For only a few decades, social impact practitioners have been working on something similar – defining ways to measure and understand our effectiveness at making change. We’ve got just one ratio that is in any kind of general usage: Social Return on Investment (SROI). Yes, as a society we are still at kindergarten in understanding social impact. Now look up “social impact” in Wikipedia. (It will only take a moment to read the two whole lines given to the topic.)

But the good news is, the practice of social impact is gaining speed fast. If you are a community organisation that is not yet effectively articulating how much change you create then you risk losing the support of funders who want to know. And if you are an investor in community and are not supporting your partner organisations in their effort to better articulate their impact, then you may be missing an opportunity to help them broaden their supporter base and improve their effectiveness.

What is social impact?

I’m not going to give you a treatise on the various definitions but they all have the notion of change at their core. I like to think about social impact as:

Change (as defined by those who experience it) that arises from a deliberate investment in the Social Economy.


Change is the difference experienced by the intended beneficiaries and others as a direct or indirect result of your programs or investment.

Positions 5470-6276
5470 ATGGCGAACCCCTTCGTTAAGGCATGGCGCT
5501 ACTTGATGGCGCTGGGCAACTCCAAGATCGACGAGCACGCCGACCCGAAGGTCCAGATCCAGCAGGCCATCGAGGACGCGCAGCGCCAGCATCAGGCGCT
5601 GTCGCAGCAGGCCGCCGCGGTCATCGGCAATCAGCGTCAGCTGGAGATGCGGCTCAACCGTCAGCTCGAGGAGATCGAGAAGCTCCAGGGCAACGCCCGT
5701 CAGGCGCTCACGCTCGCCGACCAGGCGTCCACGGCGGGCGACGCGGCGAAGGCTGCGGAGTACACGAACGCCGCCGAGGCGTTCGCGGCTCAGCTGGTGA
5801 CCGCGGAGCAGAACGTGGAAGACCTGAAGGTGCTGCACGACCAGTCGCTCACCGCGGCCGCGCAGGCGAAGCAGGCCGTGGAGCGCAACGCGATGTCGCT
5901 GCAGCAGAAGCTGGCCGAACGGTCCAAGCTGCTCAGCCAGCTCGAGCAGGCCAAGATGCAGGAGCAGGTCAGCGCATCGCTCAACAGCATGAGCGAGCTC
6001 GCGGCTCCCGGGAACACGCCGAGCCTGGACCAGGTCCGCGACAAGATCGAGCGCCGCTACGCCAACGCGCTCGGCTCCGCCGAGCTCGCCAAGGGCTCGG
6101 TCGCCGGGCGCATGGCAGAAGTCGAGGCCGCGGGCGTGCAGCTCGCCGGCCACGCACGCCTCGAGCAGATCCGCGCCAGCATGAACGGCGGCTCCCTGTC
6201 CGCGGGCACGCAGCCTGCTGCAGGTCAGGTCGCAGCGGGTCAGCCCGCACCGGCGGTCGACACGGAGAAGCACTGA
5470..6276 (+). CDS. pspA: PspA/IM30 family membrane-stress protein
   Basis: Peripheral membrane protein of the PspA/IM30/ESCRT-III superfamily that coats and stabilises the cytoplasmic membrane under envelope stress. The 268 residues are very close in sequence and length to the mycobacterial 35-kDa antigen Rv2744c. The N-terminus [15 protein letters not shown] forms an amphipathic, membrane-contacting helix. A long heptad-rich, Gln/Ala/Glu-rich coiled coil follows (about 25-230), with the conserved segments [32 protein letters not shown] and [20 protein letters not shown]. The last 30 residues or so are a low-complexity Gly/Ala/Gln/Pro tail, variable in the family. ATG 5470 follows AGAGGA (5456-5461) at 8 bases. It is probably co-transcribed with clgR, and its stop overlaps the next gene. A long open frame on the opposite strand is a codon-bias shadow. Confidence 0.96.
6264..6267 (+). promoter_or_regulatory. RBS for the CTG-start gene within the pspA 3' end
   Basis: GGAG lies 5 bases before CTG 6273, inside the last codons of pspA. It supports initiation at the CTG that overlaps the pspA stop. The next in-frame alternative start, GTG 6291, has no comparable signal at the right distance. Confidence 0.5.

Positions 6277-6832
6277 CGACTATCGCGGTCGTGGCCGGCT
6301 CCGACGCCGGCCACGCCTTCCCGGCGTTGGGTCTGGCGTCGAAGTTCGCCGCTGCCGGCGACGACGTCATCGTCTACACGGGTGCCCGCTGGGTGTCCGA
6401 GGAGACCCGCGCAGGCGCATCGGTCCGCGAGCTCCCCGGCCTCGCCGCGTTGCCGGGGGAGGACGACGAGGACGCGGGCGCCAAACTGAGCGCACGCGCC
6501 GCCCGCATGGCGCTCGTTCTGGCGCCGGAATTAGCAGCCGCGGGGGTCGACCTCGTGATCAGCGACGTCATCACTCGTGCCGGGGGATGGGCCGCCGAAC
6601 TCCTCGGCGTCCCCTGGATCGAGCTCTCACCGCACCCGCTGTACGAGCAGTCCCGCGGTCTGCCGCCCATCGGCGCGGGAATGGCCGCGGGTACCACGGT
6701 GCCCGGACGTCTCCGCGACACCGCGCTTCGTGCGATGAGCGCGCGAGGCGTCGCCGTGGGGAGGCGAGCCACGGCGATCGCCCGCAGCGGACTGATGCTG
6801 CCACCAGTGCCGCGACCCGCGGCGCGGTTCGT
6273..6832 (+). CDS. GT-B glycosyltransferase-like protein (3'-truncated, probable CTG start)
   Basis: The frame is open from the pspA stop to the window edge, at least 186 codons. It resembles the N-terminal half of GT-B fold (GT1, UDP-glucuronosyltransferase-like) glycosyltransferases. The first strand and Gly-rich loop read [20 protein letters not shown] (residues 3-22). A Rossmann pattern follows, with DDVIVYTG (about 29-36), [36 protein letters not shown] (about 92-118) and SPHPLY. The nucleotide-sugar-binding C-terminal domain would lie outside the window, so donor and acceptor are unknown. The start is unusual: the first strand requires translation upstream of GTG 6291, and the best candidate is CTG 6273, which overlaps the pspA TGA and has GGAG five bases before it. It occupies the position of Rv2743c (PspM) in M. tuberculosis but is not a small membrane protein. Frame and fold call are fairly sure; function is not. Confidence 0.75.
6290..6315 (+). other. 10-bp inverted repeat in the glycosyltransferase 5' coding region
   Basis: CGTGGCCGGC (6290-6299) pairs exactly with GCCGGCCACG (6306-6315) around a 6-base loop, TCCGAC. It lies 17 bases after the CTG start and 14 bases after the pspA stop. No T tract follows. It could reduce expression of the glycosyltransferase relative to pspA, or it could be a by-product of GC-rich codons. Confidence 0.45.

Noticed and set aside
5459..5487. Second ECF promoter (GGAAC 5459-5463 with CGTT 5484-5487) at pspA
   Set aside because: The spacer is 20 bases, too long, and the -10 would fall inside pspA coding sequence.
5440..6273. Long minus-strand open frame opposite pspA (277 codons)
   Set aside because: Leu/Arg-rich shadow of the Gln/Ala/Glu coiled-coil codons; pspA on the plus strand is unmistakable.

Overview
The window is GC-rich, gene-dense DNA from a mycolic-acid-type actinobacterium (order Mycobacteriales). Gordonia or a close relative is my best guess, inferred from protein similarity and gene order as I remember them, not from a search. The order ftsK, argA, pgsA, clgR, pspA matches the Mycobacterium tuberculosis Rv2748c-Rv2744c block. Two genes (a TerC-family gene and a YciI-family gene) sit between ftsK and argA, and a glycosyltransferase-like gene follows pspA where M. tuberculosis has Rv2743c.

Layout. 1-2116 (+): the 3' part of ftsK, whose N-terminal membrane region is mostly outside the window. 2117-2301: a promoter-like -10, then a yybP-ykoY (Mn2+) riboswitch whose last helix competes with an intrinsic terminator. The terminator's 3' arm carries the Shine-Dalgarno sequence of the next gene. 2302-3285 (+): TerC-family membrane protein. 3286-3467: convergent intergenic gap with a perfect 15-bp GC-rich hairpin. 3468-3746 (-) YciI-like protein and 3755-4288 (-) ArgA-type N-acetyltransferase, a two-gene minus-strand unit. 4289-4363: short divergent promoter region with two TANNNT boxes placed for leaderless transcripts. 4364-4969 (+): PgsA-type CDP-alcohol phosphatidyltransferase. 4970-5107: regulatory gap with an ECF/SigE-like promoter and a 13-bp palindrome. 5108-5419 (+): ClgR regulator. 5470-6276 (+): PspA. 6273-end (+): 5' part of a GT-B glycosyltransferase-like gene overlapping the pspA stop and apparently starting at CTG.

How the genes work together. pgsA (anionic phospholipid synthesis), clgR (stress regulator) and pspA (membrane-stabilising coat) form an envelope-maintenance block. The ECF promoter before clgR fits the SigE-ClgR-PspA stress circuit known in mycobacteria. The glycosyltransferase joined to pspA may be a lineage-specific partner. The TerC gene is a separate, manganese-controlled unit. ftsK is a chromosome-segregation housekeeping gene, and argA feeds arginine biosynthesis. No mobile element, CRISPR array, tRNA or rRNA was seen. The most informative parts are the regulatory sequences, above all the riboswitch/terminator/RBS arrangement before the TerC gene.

Deliberate investment encompasses any effort to create social value ahead of economic value. This might be a not-for-profit organisation delivering programs, or a large corporation making a community investment or changing a corporate business model to create more social value. Or it might be a private individual or family trust seeking to create a better future. The investment can come in the form of money, effort, resources, or know-how.

The Social Economy is the combined sum of all efforts designed primarily to create social value. These efforts can come from any source:

  • Not-for-profit organisations delivering programs in support of their cause,

  • For-profit organisations investing as donations or community investment.

  • Social enterprises, either on their own or within larger organisations.

  • Government through policy, funding and programs

In short, social impact is the change that results from what you do (whether you meant to or not).

Tools to understand social impact

There are far too many tools out there to properly address here, so let me introduce just a few of the most common.